6 Mental Health Goals for 2019

Shannon V. McHugh, PsyD
January 3, 2019

The beginning of the new year can feel like a motivating and inspirational time; January 1st often marks a clean slate on the calendar where people re-focus on goals or dreams they struggled to fully follow through with the year before. Many will make resolutions to meet certain goals for the new year and will make a dedicated effort to follow through with these things for as long as the motivation fires burn. Healthy eating, exercise, and work/career goals are all things that can get turned into resolutions quickly and without much thought, especially after the holiday season where regimented schedules become lax and can cause a person to slip into a pattern of unhealthy or unproductive choices. Some things that are often forgotten about when deriving new year resolutions, however, are mental health goals. While people focus on their physical health in an effort to recreate themselves, many overlook that having a strong mental game plan can actually help them achieve their other goals or resolutions!

mental health goals

Here’s a list of easy ways to improve your mental health this year with small, measurable goals:

Practice Daily Intentions/Rituals

Motivation is a mind game, and keeping your mind active with positive messages is key to dominating your goals! Setting up daily statements of affirmation can help your mind stay focused on healthy, positive choices and also help you feel better about yourself and where you are on your journey toward meeting your goals.

  • Put up quotes, statements, or images somewhere you can see them every day and remind yourself to take a moment and think about them… or even to say them out loud! Hearing yourself say positive things about yourself and your progress will help to keep you on track.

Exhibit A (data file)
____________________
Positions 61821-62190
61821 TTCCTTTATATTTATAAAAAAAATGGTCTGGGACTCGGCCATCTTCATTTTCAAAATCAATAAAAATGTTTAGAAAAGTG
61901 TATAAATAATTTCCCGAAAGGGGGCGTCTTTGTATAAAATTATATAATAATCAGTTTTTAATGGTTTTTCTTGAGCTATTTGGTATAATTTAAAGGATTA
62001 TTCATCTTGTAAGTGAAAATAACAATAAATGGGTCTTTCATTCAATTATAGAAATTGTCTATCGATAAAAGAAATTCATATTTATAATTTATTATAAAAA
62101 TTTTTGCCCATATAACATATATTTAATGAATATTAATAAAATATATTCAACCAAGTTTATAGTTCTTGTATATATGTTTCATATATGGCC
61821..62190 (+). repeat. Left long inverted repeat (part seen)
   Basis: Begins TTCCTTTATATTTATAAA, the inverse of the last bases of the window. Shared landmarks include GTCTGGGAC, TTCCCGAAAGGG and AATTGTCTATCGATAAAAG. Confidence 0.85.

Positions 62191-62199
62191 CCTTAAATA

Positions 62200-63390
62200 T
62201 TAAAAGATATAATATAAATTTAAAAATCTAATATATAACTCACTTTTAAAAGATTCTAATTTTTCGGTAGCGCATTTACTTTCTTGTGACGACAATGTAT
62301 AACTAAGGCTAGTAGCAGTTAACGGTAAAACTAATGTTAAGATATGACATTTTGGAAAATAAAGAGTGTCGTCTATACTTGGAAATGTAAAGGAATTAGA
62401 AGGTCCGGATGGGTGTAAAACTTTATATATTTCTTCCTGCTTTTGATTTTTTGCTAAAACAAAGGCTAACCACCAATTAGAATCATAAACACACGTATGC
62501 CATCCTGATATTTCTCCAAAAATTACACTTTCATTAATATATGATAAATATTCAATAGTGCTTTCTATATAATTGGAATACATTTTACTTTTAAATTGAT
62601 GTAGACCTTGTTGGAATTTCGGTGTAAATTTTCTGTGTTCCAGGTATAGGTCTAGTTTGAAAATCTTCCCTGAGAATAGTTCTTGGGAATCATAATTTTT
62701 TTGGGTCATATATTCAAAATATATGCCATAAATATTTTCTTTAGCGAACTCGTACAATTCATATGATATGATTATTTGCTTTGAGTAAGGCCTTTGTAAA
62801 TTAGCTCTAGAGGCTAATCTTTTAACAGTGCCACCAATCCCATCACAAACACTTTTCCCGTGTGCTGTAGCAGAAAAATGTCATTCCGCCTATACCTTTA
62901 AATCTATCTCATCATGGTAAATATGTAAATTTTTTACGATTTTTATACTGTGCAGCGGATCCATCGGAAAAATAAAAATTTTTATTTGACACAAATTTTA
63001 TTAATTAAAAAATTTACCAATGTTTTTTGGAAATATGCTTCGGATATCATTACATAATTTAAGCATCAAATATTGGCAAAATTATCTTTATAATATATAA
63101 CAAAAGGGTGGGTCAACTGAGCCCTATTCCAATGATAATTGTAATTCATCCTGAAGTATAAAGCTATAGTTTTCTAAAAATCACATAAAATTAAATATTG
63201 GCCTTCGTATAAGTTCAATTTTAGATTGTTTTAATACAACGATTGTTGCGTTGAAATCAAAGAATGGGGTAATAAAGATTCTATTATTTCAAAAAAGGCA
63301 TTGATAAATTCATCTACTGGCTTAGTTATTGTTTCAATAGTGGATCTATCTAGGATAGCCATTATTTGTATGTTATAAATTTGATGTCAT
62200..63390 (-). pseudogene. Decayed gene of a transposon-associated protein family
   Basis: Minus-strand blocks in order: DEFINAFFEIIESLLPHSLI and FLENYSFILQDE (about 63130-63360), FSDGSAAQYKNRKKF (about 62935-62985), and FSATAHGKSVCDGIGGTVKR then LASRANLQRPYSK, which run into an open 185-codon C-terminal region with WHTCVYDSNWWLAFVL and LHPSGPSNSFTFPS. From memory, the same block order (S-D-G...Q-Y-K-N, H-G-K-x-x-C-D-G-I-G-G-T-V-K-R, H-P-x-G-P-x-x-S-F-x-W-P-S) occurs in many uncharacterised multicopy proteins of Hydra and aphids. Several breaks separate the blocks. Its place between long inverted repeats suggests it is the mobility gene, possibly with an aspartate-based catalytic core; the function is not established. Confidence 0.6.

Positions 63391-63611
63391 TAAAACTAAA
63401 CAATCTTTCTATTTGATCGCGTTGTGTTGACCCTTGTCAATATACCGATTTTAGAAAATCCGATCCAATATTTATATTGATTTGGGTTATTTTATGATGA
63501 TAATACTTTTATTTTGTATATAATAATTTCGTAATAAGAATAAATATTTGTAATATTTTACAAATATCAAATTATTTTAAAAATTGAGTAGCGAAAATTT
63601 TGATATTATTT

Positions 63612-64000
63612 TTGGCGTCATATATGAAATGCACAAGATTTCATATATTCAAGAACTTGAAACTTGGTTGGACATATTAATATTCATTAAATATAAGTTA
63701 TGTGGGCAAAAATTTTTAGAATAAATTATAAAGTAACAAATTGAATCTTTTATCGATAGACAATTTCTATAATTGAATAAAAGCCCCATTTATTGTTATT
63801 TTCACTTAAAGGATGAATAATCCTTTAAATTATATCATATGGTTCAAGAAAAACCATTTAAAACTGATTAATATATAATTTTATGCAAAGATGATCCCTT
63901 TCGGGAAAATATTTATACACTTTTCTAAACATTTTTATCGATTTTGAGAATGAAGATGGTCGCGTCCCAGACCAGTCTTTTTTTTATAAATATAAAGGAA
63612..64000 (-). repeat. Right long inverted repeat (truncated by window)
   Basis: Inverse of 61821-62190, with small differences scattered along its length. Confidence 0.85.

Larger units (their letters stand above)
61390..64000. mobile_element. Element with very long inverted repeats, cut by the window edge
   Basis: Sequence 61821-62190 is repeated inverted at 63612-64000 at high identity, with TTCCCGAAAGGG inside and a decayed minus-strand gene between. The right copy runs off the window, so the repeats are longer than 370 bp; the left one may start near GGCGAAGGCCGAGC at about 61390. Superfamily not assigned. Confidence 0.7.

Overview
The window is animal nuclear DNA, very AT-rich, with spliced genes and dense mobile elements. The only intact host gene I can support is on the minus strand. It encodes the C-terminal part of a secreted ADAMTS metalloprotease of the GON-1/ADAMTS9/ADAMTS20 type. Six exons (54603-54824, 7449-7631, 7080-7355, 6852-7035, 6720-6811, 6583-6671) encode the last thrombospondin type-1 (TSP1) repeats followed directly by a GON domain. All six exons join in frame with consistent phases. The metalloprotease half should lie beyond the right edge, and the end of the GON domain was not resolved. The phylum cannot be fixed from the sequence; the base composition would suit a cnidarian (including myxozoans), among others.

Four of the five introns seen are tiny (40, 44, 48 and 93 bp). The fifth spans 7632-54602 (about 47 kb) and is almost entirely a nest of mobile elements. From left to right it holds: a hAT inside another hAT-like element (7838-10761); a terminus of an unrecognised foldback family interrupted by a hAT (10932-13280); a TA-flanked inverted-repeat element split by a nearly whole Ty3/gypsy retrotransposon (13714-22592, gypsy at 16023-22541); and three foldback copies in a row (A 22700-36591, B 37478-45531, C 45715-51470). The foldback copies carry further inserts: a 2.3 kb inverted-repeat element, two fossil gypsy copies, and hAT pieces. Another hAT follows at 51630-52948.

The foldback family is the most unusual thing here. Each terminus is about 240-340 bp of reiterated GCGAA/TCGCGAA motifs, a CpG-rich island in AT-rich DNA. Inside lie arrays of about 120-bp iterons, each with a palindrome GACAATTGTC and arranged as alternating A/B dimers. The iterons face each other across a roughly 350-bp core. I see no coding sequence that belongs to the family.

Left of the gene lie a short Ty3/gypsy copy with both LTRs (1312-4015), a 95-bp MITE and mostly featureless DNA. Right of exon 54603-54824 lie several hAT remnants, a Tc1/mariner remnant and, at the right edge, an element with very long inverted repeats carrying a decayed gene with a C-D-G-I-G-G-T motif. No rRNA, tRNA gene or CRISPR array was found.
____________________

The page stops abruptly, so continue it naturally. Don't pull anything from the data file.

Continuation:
• Rituals, or having a relatively consistent schedule of daily activities, can help you begin to make habits out of healthy choices. An example of a ritual you can start to help improve your mental health is waking up a half hour earlier to take a walk, breathe, meditate, or set some positive intentions for your day. That small amount of time can change your mood and motivation for the rest of the day!

Meditate and Be Present

Research shows that mindfulness, or the practice of focusing on what is happening in the present moment, can improve your mental health significantly over time. That’s because getting stuck thinking about the past or about what could happen in the future is a main source of depressive or anxious thoughts and behaviors. Meditation is a great way to stay focused on the present, as are other forms of breath work; breathing and focusing on the way your body feels as you breathe is a great way to stay focused on the here and now and can help you to feel more calm and focused throughout your day.

  • There are lots of apps that have guided meditation or guided imagery for those who are new to meditation. You can also seek out training from a mindfulness professional or mental health professional who can help you learn how to meditate and be mindful.

Challenging Your Thoughts

The way we think can either be our greatest asset or our most ferocious foe. If your mind is pre-set to think negative thoughts about yourself, your abilities, and your worth, you are more likely to accept when your goals begin slipping and you’re more likely to feel worse about yourself over time. Being able to acknowledge and accept negative thoughts, but then challenge them and redirect them can help you steer away from poor mental health overall.

  • First, it’s important to acknowledge that negative thoughts are normal and a part of life. Beating yourself up about having them is only going to make it harder to challenge and defeat them!